Wednesday, December 14, 2005

Camilla and the Specter of Diana

Like Laurel and Harvey, Abbott and Costello, Siskel and Ebert, Camilla and Diana's names seem to be intertwined. Whether it's about fashion or exclusion from state prayers, when discussing Camilla, Diana's name invariably comes up. And it's not likely to end anytime soon. Their names will go down in history as a cautionary tale of what not to do when you marry into the royal family. Future generations take note. But other than being blonde, well-to-do, divorced, born under the sign of Cancer, mother's of two children, and married to the same man, what do they really have in common?

More than you would think. According to the recent issue of Majesty magazine, they are related through an illegitimate line from King Charles II and his brother, James, Duke of York. It has even been said that Charles is related to both women; albeit through a legitimate line.

Although blood is supposed to be thicker than water, there are limits. Especially when a distant cousin has an affair with a cousin's husband, who also happens to be a cousin. In this situation family ties are bound to get strained. Tongues wag and relations take sides. Things could have gotten nasty. Then Diana died, and everyone was saved from awkward moments at family gatherings.

But although Diana is gone, she is not forgotten.

We only need to look at the coverage of Charles and Camilla's recent American tour. Although I consider myself to be an avid royal watcher, I have no idea what Charles and Camilla did or where they went. I was too busy reading the comparisons between Charles and Diana's 1985 tour and the 2005 one. The media packed Diana's bags and brought her along. It was inevitable that this would happen, but reporting it for the entire tour? didn't the newspapers have anything better to write about?

In the current issue of Vanity Fair, there's an article titled 'Charles and Camilla, Together at Last', which makes it to the third page before it mentions Diana. True, the path to marital bliss cannot be told without mentioning how inconvenient Diana was. But do we really need to rehash every part of the drama? There's nothing new in this article. No explosive revelations. Nothing we haven't heard royal experts heatedly discuss on Larry King.

Few remain neutral when discussing Camilla and Diana. Although the Camilla campaign has won much of the public over, for the unconverted, the consensus is to blame Camilla for everything that went wrong in Diana's marriage, and her resulting death. If the monarchy eventually implodes, that will be Camilla's fault too.

It seems that Camilla will always live under the specter of Diana. In the absence of accomplishments on Camilla's part, it's more interesting to compare the two. After all, has Camilla walked through a mine field? shook hands with an Aids patient? had everyone from her childhood nanny to her spiritual advisor write a book about her? caused a massive outpouring of global grief at her death? We'll have to wait and see. For now Diana takes the lead in those categories.

So many of the comparisons between Camilla and Diana are negative towards Camilla. But like Diana, I'm sure that Camilla has her own remarkable qualities. Her ability to be down to earth is not unlike Diana's common touch. Like Diana, she has renewed interest in the monarchy. She may never make the same impact or be as universally lauded, but does she need to? If we can leave the past behind and focus on all of the positive that Camilla can bring to her role, then in time Camilla may have a chance to make her own mark. Then those comparisons can be put to good use.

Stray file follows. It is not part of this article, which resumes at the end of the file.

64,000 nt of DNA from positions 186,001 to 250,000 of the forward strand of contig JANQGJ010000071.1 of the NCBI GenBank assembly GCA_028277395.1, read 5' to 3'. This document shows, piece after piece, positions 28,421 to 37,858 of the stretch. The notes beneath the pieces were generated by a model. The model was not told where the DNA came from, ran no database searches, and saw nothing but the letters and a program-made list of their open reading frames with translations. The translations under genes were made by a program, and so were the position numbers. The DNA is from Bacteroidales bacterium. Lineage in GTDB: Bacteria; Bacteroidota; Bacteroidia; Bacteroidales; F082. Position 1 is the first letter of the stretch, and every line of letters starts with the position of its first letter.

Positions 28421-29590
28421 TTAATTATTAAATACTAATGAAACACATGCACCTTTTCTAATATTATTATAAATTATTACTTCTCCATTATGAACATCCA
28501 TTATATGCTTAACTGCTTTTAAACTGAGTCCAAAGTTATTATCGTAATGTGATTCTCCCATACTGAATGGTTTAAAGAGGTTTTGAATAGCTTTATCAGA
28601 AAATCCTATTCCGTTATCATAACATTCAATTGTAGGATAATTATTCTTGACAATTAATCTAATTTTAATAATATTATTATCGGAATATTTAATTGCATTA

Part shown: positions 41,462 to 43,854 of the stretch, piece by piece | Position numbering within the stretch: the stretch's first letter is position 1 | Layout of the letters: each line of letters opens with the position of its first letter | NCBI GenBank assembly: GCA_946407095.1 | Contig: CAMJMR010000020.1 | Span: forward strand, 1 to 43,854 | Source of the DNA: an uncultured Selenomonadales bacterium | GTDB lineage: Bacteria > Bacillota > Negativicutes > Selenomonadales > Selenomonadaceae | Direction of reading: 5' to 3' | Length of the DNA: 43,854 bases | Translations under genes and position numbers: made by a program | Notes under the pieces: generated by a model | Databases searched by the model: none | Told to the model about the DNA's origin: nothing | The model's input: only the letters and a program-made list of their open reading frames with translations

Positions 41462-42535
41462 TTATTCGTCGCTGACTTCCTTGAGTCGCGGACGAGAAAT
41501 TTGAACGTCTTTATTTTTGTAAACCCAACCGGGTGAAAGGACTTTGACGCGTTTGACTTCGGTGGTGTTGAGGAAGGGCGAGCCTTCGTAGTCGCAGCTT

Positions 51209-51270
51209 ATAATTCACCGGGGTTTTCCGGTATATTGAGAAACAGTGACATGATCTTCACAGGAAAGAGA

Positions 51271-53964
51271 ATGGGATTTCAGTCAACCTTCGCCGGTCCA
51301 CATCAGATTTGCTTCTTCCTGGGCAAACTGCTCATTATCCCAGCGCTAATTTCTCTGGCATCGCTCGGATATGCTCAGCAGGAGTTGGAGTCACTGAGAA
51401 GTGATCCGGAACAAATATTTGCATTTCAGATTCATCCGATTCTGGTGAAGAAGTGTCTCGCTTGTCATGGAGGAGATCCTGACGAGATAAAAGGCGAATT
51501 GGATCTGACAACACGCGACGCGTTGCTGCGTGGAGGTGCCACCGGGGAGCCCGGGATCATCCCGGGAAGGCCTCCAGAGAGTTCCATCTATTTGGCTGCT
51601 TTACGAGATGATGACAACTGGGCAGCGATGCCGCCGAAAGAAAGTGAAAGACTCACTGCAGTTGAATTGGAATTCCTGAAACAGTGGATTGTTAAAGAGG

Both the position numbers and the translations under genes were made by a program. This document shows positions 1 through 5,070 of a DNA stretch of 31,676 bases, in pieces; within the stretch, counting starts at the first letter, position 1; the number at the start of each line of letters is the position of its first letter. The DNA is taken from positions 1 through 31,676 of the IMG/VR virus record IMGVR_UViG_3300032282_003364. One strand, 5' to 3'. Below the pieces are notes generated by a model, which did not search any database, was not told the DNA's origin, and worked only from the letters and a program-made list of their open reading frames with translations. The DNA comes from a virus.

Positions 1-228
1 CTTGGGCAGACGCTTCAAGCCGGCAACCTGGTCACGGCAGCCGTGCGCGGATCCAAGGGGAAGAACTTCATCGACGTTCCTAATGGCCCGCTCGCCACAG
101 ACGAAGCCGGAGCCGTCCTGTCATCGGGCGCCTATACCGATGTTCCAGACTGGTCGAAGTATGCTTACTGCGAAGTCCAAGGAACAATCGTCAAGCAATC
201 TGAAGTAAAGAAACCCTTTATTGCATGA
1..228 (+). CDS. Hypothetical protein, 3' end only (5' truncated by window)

And that may not be such a bad thing afterall.

© Marilyn Braun 2005


Anonymous said...

Hi Marilyn,

I have a question... I think you have a website, but I hope this is ok too.

Who usually gathers at Sandringham for Christmas? I know that the imediate royal family is there... but would Vicount Linley and Sarah Chatto be inlcuded? What about the Kents?

Marilyn Braun said...

Hi there,

Thanks for your question.

I think you're right and that it's the immediate family that gather at Sandringham. If they do go - (as the nephew and niece of the Queen, I don't see why they wouldn't be invited) they're not shown in photographs of the royals coming from the church service afterwards. But then maybe they are there and they're just not newsworthy enough beside the rest of the royals!

If they aren't there, I think that Viscount Linley and Sarah Chatto not appearing at public family gatherings reflects their minor status as members of the royal family and also their preference to stay out of the limelight. When the Queen Mother was alive they did appear outside of Clarence House with her, but otherwise their public appearances are rare.

With regards to the Kent's they do seem to be higher profile at public events such as the Trouping the Color, at least I recall seeing them on the balcony. I believe that the Duke of Kent, as a senior royal duke, rides in the parade.

The Duke of Kent, along with the Duke of Gloucester (probably the most reclusive of the royal family) are members of the Order of the Garter, so they are seen there too. I've heard that Princess Alexandra is close to the Queen.

There was a period of 24 years where Christmas was held at Windsor, I believe because the family was too large at the time and they needed more space. Now that the family has 'reduced' in size, (less small children), they went back to holding Christmas at Sandringham. So one would think that space shouldn't be a problem!

So, maybe Princess Margaret's children and the Kent cousins are at Sandringham and we just don't see any of them!

Marilyn :o)

Anonymous said...

The Belgian monarchy is the most deserving of ousting in Europe,